The sudden war over unlimited data is taking a toll on the nation’s two largest wireless network operators, UBS analyst John Hodulik said Wednesday.
T-Mobile and Sprint threw the lobbied the first salvos in the battle last August, when they introduced unlimited voice, text and LTE data plans nearly simultaneously. The move prompted Verizon to respond last month, reversing its long-held opposition to unlimited plans, and forced AT&T to make its unlimited plan available to all customers after previously limiting them to users who also subscribe to DirecTV.
The ultra-competitive market is proving costly to Verizon and AT&T, Hodulik said.
“In 1Q, we expect AT&T’s and Verizon’s Wireless revenue/EBITDA to fall annually as they continue to lose postpaid phone subs and see pressure on ARPU,” he wrote in a note to subscribers. “While the move to unlimited could eventually be neutral to ARPU, it will initially provide a headwind due to lower overage and the optimization of plans.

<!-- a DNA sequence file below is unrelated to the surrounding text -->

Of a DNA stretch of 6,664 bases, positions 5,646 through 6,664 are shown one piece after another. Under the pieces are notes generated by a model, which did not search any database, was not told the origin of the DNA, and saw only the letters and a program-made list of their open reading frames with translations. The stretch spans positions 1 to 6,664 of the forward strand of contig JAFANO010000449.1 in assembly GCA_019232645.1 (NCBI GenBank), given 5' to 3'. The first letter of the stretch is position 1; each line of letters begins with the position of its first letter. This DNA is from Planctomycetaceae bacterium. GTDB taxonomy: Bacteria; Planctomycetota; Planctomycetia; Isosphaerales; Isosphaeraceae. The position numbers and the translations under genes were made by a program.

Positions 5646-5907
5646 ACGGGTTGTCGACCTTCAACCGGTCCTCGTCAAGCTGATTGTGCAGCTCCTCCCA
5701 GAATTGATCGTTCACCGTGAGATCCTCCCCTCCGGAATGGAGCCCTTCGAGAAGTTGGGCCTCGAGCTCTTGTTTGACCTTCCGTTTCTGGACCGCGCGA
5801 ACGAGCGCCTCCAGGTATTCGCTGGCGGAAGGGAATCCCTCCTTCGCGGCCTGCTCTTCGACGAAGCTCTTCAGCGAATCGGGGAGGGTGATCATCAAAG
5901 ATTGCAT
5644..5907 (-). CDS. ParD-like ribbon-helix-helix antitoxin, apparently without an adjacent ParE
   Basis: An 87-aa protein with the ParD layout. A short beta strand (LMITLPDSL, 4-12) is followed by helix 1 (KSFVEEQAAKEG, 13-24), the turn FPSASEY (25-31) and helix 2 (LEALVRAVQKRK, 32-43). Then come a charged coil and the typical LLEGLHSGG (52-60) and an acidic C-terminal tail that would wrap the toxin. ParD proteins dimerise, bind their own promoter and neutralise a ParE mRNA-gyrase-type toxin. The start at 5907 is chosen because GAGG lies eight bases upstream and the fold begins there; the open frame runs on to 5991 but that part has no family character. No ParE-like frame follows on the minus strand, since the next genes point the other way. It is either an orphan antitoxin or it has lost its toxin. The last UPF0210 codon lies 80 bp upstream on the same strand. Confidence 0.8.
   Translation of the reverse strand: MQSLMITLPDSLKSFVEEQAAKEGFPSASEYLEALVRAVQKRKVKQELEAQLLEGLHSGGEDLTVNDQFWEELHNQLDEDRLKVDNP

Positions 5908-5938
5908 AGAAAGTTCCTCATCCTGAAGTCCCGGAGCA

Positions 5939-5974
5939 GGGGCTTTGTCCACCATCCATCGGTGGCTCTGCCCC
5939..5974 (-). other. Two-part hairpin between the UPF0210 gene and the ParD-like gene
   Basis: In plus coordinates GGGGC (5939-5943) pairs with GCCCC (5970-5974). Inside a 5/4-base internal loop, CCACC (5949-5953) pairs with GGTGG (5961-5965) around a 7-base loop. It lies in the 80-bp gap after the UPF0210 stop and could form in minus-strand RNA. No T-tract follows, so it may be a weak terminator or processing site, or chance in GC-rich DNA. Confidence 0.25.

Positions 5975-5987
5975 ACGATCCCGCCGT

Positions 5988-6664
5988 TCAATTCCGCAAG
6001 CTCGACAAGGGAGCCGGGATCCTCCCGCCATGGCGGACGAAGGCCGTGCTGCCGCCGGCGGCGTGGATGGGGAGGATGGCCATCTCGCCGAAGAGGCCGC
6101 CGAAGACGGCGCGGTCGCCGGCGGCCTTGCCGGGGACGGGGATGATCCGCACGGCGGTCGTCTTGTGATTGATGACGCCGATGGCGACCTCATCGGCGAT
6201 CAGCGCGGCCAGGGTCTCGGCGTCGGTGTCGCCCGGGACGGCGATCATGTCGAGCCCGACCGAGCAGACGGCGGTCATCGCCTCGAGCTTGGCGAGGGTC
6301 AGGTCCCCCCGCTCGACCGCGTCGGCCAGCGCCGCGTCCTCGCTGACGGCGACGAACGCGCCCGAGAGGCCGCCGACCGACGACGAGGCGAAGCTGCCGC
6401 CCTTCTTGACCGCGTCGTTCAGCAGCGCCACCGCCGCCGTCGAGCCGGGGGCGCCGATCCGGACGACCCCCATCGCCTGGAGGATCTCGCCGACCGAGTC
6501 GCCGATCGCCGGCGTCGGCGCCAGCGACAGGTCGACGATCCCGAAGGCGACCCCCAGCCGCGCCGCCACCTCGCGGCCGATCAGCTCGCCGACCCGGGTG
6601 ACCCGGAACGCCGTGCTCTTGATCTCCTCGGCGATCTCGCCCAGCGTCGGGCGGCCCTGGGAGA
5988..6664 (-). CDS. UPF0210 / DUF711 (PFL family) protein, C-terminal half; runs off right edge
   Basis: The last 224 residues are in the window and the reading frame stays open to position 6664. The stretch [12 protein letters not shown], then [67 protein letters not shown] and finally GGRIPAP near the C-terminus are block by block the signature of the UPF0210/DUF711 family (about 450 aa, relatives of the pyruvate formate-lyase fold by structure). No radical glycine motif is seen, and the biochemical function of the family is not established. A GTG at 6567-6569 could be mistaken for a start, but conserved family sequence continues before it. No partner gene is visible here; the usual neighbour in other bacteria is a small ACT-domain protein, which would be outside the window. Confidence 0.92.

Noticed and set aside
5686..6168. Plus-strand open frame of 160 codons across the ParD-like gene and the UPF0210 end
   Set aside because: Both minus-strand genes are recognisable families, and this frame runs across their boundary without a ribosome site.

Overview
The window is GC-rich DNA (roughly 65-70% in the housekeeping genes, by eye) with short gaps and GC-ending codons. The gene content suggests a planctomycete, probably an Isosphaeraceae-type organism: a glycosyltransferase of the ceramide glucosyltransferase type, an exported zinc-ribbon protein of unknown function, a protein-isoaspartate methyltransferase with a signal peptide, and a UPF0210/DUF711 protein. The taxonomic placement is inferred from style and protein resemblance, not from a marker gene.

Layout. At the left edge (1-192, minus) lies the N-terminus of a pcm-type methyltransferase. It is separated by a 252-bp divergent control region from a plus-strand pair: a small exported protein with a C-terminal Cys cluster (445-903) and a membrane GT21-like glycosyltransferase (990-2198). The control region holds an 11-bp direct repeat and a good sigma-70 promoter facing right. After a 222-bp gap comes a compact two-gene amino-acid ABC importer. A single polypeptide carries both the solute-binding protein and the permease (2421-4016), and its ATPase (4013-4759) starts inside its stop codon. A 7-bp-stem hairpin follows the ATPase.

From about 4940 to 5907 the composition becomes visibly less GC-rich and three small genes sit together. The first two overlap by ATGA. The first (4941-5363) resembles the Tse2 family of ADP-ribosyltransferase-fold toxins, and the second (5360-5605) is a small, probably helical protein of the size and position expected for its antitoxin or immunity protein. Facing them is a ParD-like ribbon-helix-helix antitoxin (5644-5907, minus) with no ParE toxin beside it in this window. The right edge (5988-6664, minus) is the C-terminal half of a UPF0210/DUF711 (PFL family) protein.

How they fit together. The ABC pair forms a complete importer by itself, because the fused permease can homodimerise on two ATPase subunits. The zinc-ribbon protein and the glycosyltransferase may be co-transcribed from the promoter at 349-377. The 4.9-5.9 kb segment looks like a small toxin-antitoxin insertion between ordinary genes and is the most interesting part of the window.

“This, combined with greater promotional activity, will likely weigh on margins as well,” he continued. “In addition, we calculate lower gross adds and upgrade rates will cause equipment revenues to decline MSD (mid-single digit), hurting total wireless revenue trends.”
AT&T is likely to post a .6% quarterly decline in service revenue year over year, according to UBS, and wireless EBITDA is expected to fall .9%. UBS expects Verizon’s service revenue in the first quarter to decline 4.5%, and the firm said lower upgrade rates will weigh on equipment revenues.
But the competitive market is likely to provide a boost for T-Mobile in the first quarter, helping the No. 3 U.S. carrier to continue its momentum. UBS lowered its estimate for T-Mobile’s net postpaid handset additions from 800,000 to 750,000, but said the carrier continues to have a bright future.
“We expect T-Mobile to have another solid quarter adding the majority of the industry’s net subs while growing revenues and EBITDA double-digits,” Hodulik wrote. “We largely maintained our long-term estimates, including $4.5 billion of free cash flow in 2019.”